First fixing: somebody produces an especially apt way of expressing the idea, uses an effective metaphor, or devises a memorable title or name.  This expression, which is essentially fixed in form, then spreads, and gains currency as a cliché, catch phrase, proverb, quotation, or well-known title or name.  “One man’s meat is another man’s poison”, for instance.  Or the movie title “Brokeback Mountain”.

Variation on the fixed expression: the fixed expression may quickly extend by developing open slots, or by playful allusion to it (via puns or other variations of it).  “One man’s Mede is another man’s Persian”, for instance.  In many cases, every part of the fixed expression that can be varied for effect is, by somebody or other.

Snowcloning (the second fixing): these variants become (relatively) fixed as formulas with open slots in them, as in “One man’s X is another man’s Y”.  It’s still possible to play creatively with the expression (just as we can play creatively with idioms), but most occurrences of variants will fit the template.  I don’t think we’re there yet with the “Brokeback Mountain” variants, and I suspect that (as with the Eye Guy variants [based on “Queer Eye for the Straight Guy”]) we’ll never get there; once the movie and the television show recede from the front stage of popular culture, these variants will be seen as quaint relics of the past.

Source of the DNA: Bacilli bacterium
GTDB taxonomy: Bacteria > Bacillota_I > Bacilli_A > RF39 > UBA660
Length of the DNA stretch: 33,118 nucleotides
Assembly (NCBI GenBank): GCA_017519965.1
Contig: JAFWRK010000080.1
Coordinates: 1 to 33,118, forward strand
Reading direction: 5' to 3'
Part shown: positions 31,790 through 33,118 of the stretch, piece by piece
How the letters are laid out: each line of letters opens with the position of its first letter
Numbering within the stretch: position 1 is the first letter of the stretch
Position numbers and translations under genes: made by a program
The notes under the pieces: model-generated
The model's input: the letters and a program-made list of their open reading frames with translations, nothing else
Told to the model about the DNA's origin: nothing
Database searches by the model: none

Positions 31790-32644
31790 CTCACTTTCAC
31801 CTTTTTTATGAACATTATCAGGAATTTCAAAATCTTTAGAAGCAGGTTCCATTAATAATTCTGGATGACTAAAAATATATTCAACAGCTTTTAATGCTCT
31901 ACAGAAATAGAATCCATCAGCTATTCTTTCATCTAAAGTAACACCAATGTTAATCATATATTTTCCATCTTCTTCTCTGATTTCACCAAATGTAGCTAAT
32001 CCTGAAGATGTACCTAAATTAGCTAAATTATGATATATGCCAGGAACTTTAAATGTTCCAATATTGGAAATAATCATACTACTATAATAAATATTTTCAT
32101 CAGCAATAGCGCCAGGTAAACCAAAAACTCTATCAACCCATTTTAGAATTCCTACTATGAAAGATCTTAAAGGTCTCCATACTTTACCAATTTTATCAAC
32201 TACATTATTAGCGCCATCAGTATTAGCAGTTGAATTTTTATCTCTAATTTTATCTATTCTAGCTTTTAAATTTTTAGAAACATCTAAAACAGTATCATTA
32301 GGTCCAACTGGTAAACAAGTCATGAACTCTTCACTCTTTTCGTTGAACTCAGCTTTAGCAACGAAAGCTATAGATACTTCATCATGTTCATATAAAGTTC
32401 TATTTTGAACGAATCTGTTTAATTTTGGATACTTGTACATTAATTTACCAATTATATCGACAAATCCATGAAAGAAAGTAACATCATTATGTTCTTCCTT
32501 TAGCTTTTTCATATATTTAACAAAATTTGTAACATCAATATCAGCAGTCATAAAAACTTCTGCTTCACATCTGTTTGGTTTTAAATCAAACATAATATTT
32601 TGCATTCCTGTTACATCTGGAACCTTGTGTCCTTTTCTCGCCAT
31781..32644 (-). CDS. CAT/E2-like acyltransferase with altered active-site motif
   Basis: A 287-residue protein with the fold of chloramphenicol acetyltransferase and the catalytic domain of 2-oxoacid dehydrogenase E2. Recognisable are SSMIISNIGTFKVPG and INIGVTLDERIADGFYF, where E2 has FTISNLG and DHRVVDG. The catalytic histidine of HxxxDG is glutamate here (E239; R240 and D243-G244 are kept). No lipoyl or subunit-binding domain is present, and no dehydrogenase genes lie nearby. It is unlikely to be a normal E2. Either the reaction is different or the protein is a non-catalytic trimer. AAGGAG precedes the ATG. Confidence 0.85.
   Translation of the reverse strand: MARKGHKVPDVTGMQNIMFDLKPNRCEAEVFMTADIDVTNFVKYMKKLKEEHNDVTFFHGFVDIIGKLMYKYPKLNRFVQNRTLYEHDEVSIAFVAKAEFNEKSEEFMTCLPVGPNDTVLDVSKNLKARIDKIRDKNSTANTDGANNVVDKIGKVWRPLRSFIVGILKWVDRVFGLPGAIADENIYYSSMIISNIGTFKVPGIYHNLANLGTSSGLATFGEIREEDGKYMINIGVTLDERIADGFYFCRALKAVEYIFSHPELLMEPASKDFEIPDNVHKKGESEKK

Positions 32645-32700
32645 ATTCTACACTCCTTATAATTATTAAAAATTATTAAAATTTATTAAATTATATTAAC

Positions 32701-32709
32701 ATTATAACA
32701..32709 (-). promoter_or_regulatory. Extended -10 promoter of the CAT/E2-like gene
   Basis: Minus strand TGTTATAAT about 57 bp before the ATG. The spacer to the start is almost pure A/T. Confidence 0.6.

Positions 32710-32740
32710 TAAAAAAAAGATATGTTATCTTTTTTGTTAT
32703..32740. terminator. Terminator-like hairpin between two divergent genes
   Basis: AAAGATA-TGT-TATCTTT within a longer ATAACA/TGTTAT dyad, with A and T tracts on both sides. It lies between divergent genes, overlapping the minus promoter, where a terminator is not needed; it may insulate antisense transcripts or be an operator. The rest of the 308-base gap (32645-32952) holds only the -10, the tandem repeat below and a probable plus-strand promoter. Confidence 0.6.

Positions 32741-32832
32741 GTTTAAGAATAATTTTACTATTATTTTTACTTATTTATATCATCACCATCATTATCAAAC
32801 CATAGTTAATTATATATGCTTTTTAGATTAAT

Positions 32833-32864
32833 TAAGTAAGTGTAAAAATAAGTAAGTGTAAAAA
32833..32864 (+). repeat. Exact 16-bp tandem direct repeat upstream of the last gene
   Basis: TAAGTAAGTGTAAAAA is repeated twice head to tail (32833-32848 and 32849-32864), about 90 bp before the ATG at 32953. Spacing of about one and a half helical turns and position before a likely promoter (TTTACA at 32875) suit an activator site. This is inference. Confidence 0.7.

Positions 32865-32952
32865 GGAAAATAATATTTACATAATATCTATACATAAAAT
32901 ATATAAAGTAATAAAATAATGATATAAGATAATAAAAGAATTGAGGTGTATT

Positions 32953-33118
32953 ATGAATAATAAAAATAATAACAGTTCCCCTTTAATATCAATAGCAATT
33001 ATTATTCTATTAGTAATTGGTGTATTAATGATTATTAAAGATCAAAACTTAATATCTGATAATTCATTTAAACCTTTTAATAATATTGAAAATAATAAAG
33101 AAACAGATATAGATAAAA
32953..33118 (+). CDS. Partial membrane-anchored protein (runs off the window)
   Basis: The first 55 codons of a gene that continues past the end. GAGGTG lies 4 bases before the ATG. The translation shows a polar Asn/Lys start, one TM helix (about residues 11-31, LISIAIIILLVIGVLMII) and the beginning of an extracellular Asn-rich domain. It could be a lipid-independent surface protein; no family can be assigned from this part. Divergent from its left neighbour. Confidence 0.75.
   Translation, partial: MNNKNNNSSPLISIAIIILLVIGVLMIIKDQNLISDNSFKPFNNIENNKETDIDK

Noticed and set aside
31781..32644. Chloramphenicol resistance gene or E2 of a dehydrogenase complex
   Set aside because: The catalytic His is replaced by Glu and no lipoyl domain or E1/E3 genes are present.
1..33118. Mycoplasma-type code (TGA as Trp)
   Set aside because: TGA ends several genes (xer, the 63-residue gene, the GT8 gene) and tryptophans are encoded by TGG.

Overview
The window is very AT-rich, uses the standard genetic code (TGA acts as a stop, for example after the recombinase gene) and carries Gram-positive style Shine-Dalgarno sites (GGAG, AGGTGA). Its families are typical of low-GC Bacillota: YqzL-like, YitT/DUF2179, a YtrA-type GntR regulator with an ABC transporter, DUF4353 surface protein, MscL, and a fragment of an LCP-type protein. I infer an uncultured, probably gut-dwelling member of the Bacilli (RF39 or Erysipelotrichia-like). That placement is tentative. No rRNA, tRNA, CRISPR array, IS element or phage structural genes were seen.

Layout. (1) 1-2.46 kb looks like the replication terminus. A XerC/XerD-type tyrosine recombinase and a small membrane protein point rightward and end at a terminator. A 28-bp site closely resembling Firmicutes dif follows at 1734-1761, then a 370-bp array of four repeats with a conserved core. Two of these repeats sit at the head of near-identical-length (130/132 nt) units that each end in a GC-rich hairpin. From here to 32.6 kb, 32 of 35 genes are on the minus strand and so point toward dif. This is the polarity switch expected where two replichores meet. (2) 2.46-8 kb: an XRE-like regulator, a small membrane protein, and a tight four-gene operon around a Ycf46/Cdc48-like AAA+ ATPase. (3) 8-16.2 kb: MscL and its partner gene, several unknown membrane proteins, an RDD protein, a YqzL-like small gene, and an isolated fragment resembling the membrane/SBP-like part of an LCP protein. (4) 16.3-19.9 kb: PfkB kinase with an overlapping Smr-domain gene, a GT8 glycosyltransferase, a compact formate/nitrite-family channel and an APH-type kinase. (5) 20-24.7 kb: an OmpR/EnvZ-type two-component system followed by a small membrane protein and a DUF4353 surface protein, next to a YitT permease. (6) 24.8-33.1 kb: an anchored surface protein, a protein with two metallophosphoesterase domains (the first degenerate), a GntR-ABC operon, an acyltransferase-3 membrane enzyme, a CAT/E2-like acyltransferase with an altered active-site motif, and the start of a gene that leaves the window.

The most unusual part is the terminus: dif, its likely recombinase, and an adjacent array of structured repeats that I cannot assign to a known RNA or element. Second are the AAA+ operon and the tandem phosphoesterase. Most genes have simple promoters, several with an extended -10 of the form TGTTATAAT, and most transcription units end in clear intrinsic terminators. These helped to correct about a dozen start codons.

We seem to be at the “variation on the fixed expression” stage for the Parasite/Body Politic figure, with (from the previous posting)

parasites infesting the body politic, parasites dining on the body politic, parasites attacking the body politic, parasites growing inside the body politic, parasites sucking on the body politic, etc., mostly in political commentary.

Compare the X3 snowclone, the template:

The three most important Xs in Y are: Z, Z, Z (conveying something like ‘the only really important X in Y is Z’

The development of this template has been traced to real-estate ads in the 1950s (lengthy discussion here), but there’s a millennia-long pre-snowclone history, involving repeating expressions for emphasis and then repeating them exactly three times for some effect. Trying to track the figure back before the 50s just leads into all this other stuff.

There’s a similar issue with the Bear-Eating figure (exemplified by “Sometimes you eat the bear, sometimes the bear eats you”), discussed on this blog here. Trying to take the figure back in time leads to a pile of ways of conveying ‘Sometimes you win, sometimes you lose’, to formally chiastic expressions (“Eat to live, not live to eat”), and to conceptually chiastic expressions, conveying role reversals (“Some days you’re the windshield, some days you’re the bug”). I’m still trying to sort out this material out, though there does seem to be at least a set of variations on the bear-eating proverb in there. A topic for another posting, but it’s similar to the way trying to track Parasites/Body Politic back in time eventually takes you to anatomical and medical metaphors involving body politic (and forward to variations like parasites on society and drains on the body politic).